> Question two: How do I go about fashioning an eboshi such as was
      > worn by the lords? It appeared to be laquered into shape, and had a
      > tie the went from the tip of the cap to the front, and tied around the
      > chin. Clues, anyone?

      It's hard to describe, but really easy to make. Yup, it's lacquered. I've
      had decent luck with paper and spray lacquer.

      Make a rectangle that is the length of half your forehead circumference
      wide, and 1.5 times that tall. Now round the corners of the top by about
      3-4" radius. You don't want an oval top, but you want something more akin
      to a softened rectangle. This is the pattern. You will cut two of these of
      heavy paper (or black fabric, which is also common for soft models), adding
      1/2 inch for a seam allowance around the edges. Sew it up like a bag,
      leaving the flat (bottom) unhemmed. You'll close that with gloss black bias
      tape (I use gloss black nylon ribbon folded over a few times and ironed to
      form the usual "bias tape" shape). Anyway, turn right side out, and press.

      Draw an imaginary line from about 1 1/2 inches up from the center front to
      the back. This angle is about 45 degrees, so the front is 1 1/2 inches, the
      back about 8 or 9. Fold on that line (you are folding the thing over to the
      LEFT, so that if you look at the right side there is a straight line and no
      flap, on the left you have a flap). Turn it over to the other side, and
      repeat the 1 1/2 up and 45 degree line fold, only this time it's on the
      BACK. Fold the flap toward you. (This means the big, first flap is to the
      left of the hat, the second, smaller fold is to the right.)

      Now open the hat, and as you do, press down and in on the center just in
      front of the smaller fold. This will make the back end start to stand up.
      You'll notice that the front center pokes up slightly like the prow of a
      ship, and that the back bottom starts to bend *inwards*. That's why their
      queue helped hold it on.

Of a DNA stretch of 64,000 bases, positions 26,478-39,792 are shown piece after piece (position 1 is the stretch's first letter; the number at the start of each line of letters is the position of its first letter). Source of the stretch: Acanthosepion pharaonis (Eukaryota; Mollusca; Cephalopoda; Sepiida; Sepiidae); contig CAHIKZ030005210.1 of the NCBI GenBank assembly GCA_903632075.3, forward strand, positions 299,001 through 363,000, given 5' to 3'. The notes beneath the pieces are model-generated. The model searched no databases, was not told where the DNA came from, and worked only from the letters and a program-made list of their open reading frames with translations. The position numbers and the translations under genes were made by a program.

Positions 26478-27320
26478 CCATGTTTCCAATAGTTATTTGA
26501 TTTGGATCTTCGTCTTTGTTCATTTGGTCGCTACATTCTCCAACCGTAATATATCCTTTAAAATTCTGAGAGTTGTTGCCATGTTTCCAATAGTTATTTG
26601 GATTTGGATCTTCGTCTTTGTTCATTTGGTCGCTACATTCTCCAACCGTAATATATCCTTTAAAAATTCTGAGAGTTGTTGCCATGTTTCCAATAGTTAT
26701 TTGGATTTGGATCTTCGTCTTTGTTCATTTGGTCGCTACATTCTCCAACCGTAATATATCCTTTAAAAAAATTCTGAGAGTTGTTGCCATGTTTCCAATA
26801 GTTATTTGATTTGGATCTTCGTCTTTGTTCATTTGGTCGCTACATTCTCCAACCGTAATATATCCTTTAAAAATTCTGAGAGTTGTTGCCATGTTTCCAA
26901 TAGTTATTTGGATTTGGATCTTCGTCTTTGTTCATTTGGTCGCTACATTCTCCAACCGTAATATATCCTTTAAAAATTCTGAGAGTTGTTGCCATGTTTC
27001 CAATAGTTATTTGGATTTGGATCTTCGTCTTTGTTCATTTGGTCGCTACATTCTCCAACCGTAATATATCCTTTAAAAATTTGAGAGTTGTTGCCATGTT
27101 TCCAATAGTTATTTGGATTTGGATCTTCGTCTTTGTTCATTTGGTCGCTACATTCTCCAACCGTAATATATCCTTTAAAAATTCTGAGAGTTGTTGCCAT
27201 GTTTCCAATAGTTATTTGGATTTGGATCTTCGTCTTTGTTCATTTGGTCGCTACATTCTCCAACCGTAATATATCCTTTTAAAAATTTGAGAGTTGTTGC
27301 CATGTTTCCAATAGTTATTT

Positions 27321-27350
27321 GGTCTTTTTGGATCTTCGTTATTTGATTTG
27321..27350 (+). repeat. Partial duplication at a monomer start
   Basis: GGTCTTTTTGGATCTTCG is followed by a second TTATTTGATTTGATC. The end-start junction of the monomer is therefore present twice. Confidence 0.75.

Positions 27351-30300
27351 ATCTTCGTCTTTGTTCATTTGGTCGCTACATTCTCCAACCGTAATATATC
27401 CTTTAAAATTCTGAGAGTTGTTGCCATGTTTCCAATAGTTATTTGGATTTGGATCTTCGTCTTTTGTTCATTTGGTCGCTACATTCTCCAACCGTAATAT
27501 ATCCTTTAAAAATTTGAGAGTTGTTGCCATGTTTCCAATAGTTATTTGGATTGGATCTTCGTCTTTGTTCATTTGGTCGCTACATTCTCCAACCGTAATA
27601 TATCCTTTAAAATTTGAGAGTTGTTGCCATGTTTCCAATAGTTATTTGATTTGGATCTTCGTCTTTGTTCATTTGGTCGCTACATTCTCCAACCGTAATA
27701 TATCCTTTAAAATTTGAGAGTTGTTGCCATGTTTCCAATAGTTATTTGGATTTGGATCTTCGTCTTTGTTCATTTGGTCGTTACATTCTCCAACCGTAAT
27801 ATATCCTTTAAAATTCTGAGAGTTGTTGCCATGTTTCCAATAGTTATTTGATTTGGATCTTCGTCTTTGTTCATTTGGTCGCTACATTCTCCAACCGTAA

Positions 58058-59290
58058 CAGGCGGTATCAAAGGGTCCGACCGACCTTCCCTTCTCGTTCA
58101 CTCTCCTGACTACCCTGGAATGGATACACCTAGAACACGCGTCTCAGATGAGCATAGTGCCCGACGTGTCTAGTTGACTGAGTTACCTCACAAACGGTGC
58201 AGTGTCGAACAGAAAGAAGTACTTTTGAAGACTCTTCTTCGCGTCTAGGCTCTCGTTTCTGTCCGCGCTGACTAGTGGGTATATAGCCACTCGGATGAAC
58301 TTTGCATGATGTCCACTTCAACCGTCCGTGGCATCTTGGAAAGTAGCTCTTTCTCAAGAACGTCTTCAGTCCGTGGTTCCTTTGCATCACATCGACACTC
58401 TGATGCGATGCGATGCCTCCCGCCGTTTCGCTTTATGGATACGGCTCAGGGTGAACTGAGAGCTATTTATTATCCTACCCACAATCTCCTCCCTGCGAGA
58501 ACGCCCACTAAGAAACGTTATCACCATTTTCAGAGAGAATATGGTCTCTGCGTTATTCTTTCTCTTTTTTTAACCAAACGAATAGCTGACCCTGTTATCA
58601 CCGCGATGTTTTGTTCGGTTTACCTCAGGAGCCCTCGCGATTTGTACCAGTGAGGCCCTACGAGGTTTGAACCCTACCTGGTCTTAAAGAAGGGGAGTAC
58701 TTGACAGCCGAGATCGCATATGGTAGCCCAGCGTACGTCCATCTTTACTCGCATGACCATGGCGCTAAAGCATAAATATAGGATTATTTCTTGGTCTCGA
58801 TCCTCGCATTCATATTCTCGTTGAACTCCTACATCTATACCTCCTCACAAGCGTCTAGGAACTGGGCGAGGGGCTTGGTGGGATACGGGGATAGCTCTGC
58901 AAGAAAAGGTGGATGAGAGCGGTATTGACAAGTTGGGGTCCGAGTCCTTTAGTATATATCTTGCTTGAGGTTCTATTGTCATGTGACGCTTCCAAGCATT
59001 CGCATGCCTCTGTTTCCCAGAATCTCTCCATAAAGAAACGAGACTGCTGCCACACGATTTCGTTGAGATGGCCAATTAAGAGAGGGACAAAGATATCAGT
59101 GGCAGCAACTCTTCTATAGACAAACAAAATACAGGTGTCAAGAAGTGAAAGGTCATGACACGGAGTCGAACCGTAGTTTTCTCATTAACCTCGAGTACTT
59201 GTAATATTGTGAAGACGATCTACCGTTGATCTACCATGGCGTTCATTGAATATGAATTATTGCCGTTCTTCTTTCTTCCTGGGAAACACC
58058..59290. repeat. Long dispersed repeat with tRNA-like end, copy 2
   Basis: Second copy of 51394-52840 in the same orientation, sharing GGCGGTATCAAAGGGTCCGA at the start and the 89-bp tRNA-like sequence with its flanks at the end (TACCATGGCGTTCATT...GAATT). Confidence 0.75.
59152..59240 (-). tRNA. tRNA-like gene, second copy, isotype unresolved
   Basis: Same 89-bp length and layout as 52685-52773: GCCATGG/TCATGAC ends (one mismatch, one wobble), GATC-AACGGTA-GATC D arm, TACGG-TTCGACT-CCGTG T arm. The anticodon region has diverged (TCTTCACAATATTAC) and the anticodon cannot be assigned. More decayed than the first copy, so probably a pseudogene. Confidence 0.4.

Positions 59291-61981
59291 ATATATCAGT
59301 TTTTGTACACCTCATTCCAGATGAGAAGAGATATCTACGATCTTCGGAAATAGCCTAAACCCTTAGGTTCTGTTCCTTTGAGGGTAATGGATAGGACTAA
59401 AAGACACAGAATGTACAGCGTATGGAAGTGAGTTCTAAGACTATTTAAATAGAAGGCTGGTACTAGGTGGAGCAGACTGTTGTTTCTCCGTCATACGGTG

Believe it or not, that's all there is to it. That's the simple version;
      there are about half a dozen different folds and patterns. These will also
      be in the CA.

      > Question three: I noticed that hakama appeared to be in varying
      > length- was this a reflection on station, or for utility?

      They're all about the same size, generally. If you're taller, they "flood"
      on you. They're all cut to more or less the same pattern. Poor people,
      however, tended to have shorter hakama as they tried to conserve cloth
      where ever they could. The only place with a true variation in cut is the
      *style* of hakama -- it could be a simple two panel hakama (where each leg
      is made of two widths of fabric) or a more fancy three panel hakama (with
      three widths of fabric. It could even be the modern pattern which is
      actually four panels and a fraction. Period hakama were no where near as
      floppy as modern aikido models.

      > Question four: When putting mon on garments, were they always
      > embroidered?

      Hardly ever. They were invariably resist dyed. Silk-screening is the
      closest thing to resist dying you can do -- much closer than embroidery
      (which doesn't seem to have been used).

      > That should do it for today. Thank you again for your patience
      > with my foolishness.

      Nonsense.... Not asking and making the outfits with no prep... now THAT'S
      foolish. I know. I've done it. Sigh...